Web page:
Three critical ways to help financial services protect their data in the cloud

By John Michael

As the digital transformation agenda continues the majority of retail and commercial banks aim to triple their use of cloud services by 2025, according to research1. Cloud-hosted data will enable them to improve agility and take advantage of greater storage capacities, streamline processes and move away from legacy systems. Yet, keeping that data secure can be incredibly challenging. In this blog we look at three critical areas that should be addressed to ensure high levels of data security while still benefitting from cloud technology.

Use encryption technologies to reduce risk

State-of-the-art encryption could save a business from hefty fines in relation to the GDPR in the event of a data breach. Yet worryingly, recent figures suggest that as much as 82% of the databases in the public cloud are not encrypted2. While cloud providers do offer encryption to customers, the only information required to access their data is a username and password. It therefore falls to financial services organisations to take matters into their own hands and ensure data is securely encrypted before it is sent to the cloud, both in transit and at rest.

For ultra-secure encryption, data should preferably be encrypted with a FIPS certified randomly generated AES 256-bit encrypted encryption key, providing the highest levels of security and protection. The user should retain full control of this key, ensuring that it is stored separately to their data. Taking this approach means that even if the cloud account is targeted and hacked, the data cannot be accessed.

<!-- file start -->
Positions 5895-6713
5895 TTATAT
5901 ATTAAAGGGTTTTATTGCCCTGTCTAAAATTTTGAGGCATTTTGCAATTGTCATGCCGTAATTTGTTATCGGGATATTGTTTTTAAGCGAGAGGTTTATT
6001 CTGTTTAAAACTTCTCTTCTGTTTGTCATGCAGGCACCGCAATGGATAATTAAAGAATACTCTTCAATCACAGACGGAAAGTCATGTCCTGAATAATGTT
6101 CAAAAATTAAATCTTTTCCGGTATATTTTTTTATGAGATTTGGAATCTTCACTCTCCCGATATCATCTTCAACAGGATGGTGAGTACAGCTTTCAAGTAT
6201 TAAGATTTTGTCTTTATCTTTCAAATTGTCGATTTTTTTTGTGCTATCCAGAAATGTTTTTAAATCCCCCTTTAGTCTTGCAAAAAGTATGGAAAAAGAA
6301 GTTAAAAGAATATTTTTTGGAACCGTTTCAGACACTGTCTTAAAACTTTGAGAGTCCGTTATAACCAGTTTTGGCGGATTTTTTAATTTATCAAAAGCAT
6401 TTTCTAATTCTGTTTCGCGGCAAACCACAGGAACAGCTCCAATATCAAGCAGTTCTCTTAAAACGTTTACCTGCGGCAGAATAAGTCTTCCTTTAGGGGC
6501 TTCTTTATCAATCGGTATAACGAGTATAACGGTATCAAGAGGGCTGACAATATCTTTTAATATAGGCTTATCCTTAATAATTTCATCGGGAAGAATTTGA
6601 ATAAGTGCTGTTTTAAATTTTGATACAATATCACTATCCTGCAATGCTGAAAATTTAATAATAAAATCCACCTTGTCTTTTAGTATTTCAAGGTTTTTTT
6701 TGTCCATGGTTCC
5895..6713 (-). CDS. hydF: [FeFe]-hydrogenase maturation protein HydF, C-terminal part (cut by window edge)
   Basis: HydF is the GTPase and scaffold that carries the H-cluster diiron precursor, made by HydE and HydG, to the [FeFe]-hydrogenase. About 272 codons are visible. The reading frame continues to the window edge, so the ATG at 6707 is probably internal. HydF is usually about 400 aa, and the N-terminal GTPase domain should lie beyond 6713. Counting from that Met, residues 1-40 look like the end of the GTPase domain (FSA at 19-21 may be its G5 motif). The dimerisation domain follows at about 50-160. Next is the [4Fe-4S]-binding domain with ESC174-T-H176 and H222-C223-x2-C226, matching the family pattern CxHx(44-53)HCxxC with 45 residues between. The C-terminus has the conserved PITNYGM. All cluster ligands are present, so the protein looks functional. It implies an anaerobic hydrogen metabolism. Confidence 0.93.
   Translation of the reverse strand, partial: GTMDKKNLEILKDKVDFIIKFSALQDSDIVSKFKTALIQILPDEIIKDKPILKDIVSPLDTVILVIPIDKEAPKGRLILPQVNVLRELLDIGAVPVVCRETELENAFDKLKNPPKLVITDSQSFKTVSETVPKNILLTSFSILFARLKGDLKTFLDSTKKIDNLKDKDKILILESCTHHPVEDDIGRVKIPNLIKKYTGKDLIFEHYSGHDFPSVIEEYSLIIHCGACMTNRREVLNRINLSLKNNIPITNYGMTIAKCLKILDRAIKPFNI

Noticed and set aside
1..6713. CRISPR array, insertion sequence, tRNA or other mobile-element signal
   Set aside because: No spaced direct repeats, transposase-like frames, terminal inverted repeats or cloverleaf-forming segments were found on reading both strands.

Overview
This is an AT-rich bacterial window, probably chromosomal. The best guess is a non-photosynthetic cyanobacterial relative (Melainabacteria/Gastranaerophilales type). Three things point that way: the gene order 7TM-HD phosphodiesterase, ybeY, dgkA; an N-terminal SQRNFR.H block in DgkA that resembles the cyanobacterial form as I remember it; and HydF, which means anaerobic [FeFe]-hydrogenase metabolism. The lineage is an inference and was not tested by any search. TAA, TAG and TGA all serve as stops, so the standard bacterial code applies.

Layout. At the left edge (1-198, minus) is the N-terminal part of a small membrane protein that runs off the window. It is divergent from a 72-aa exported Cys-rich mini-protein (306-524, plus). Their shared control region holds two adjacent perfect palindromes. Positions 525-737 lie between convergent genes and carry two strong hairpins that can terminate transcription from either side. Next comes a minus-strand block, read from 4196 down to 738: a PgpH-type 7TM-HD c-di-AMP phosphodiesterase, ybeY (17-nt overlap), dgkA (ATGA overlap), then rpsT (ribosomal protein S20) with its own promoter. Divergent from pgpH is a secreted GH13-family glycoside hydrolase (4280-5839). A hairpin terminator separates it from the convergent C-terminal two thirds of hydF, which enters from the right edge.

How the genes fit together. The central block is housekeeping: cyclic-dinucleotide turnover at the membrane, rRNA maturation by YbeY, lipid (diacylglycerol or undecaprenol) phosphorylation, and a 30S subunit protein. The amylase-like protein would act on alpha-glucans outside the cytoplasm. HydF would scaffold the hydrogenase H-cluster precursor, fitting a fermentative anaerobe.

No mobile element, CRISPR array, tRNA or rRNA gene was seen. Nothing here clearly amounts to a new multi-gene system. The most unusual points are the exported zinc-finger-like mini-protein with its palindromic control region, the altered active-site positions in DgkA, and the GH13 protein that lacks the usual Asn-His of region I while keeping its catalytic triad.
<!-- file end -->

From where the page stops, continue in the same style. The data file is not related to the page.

Share information securely using multi-factor authentication (MFA)

In the financial services sector, highly sensitive information is shared regularly between businesses. While the cloud facilitates instant collaboration, co-operating parties should ensure that data is encrypted and that relevant stakeholders are provided with a copy of the encrypted encryption key to access the files. This introduces a multi-factor authentication (MFA) security procedure, even when data is sent to a third party.

As an example of unsecure third-party access causing major issues, a data breach suffered by a South African bank in 2020 effectively put the data of 1.7 million customers at risk. While the bank’s own network remained secure, the breach concerned the premises of a third-party business who had been entrusted with customer data for marketing purposes. Here, encrypted data with an encrypted encryption key stored separately would have prevented the incident.

Control access and centralise data management

Controlling access is a major factor in mitigating the risks associated with human error. Through centralised management, those responsible for cloud and data security in the organisation will be able to monitor and control file access, set geo-fencing and time fencing restrictions, encrypt file names and disable users’ access to data remotely. This will go a long way to eliminating security risks.

As financial services organisations continue to collect more data, the cloud can be a viable solution to the processing, storage and sharing of confidential information. But the cloud will only be useful in this regard as long as security measures can be enforced. High-quality encryption and effective centralised control of access to sensitive information will provide the financial services industry with the peace of mind that comes from having safer data.

Learn more about managing, sharing and encrypting data in the cloud.